Image courtesy: Hindustan Times

Miscellaneous & Offbeat

Fasten your seatbelt & stay blessed


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The Seatbelt Crew has come out with a novel idea for spreading basic protections while driving. Through a group of beautiful, purple sari clad transgenders, dressed as air crew members broadcasting important message in their unique unforgettable fashion they are spreading the message to the motorists for fastening their seat belts while driving.

The video has become viral and the message is well spread. But the purpose will be served when the car drivers start fastening their seat belts while behind the steering wheels. The idea is well appreciated. Such campaigns should be carried out at many places. It will give them social respect, which they deserve.

“Seat belt pehno aur duaa lelo!”

Miscellaneous & Offbeat

Cycling to spread awareness on AIDS


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Somen Debnath is in Baghdad now. He is staying at the Indian Embassy. I met him at the residence of the Indian Ambassador yesterday. I came to know of his arrival to Baghdad a few days back through Prashant. Debnath hails from West Bengal (India).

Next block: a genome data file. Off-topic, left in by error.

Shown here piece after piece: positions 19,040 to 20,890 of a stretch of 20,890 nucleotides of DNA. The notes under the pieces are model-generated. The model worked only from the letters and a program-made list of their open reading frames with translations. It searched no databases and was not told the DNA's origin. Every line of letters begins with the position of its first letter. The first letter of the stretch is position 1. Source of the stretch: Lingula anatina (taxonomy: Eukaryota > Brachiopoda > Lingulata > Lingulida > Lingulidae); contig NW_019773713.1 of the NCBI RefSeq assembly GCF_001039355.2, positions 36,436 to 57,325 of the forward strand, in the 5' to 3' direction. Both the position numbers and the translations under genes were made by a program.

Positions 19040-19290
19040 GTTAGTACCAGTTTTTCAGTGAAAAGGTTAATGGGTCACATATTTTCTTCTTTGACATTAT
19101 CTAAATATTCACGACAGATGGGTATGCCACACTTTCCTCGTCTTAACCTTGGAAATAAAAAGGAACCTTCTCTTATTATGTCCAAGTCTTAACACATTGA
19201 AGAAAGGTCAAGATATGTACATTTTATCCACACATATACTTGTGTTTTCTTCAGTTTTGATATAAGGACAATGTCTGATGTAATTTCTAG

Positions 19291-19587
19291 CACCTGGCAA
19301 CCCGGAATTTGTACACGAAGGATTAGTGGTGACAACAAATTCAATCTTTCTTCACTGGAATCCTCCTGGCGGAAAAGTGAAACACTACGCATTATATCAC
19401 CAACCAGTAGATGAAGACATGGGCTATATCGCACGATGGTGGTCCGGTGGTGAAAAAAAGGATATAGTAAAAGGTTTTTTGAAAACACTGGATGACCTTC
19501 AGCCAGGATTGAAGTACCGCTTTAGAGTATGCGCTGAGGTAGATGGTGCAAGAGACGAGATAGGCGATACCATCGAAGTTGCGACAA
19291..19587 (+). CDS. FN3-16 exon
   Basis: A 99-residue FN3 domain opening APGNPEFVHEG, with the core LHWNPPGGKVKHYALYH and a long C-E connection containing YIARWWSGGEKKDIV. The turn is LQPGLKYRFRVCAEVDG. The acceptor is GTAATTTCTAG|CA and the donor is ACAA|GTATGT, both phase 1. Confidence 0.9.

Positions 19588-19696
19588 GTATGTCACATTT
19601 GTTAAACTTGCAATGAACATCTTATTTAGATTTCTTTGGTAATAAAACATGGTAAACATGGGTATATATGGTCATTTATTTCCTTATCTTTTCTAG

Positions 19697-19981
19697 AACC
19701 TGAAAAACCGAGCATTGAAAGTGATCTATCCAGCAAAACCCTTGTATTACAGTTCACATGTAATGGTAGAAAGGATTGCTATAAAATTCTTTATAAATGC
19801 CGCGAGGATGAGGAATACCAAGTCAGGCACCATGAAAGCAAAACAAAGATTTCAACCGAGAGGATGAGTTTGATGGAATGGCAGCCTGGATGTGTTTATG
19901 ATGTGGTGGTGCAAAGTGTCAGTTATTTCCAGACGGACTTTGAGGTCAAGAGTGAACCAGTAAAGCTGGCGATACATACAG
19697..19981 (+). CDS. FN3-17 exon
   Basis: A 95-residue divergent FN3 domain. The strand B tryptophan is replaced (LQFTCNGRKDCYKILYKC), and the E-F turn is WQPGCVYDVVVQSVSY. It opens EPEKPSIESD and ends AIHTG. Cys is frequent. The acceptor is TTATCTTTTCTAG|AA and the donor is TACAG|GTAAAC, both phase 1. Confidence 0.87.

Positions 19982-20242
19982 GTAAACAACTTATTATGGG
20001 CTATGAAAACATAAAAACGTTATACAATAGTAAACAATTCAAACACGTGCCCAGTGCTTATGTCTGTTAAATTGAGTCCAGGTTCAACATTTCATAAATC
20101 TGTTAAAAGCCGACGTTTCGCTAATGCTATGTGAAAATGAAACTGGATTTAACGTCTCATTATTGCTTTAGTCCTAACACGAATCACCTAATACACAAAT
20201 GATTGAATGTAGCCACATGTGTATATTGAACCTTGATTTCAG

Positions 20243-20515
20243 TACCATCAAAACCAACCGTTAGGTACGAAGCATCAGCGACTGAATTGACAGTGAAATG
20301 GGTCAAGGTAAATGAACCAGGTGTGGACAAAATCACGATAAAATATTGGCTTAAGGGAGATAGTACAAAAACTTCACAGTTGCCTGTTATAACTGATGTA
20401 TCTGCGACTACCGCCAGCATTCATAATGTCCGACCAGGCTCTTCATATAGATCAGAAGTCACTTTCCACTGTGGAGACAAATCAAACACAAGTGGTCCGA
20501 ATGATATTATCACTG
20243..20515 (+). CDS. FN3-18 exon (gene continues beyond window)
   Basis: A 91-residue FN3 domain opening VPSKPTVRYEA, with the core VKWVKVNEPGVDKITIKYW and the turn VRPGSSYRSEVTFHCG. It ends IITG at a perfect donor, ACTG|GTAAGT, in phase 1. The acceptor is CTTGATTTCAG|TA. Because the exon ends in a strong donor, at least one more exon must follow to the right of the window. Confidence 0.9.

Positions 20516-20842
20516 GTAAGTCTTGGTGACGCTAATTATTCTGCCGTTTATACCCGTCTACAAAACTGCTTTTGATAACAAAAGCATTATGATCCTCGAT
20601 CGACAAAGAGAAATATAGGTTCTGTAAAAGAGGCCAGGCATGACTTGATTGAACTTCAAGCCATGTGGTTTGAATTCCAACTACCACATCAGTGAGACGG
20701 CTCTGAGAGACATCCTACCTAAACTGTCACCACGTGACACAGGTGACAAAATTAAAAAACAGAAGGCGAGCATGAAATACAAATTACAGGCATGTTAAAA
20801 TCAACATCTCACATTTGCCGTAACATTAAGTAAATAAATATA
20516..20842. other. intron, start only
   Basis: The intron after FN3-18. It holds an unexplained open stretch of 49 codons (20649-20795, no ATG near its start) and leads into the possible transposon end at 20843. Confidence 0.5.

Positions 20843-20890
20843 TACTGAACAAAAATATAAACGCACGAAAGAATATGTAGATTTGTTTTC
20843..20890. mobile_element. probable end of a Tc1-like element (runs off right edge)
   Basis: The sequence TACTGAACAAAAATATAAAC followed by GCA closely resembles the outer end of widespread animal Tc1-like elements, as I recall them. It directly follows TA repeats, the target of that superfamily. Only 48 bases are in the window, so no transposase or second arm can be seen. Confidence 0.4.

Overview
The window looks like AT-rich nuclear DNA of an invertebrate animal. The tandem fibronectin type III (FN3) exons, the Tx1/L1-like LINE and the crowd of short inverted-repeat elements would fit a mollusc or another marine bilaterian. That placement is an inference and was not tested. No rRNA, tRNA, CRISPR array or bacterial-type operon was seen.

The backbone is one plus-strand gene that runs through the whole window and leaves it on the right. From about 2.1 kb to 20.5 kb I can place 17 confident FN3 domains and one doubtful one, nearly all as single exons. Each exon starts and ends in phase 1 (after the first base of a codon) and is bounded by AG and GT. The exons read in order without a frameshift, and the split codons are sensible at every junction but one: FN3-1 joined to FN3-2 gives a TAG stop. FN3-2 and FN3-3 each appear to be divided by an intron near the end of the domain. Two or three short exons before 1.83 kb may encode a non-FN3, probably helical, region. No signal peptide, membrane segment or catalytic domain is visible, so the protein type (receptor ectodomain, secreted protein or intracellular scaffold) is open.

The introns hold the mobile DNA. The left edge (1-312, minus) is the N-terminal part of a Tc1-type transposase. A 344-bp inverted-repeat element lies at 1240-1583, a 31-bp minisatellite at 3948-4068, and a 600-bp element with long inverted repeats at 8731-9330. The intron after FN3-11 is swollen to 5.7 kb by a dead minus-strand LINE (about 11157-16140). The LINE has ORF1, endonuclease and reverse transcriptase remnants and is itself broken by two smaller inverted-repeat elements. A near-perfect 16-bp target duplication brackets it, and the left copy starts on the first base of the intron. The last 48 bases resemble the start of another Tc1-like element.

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He is cycling around the world and has now reached Iraq after covering 77 countries. He started his journey in 2004 and plans to complete in 2020. His mission is to raise awareness of HIV/AIDS.

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After the reception and dinner at the Indian Embassy to welcome the Foreign Minister Salman Khurshid in Baghdad on June 19, we had a nice chat for quite a long time. He was narrating his experiences in different country.

His next destination is Kuwait. Debnath is awaiting visa from them. Otherwise he will go to UAE from Iraq. He already got the UAE visa. He is blogging his journey & experiences.

Today Debnath came to our house in the afternoon. We had dinner together. It was nice chatting with him.

Wish Somen Debnath good luck, safe travel, and success of his mission.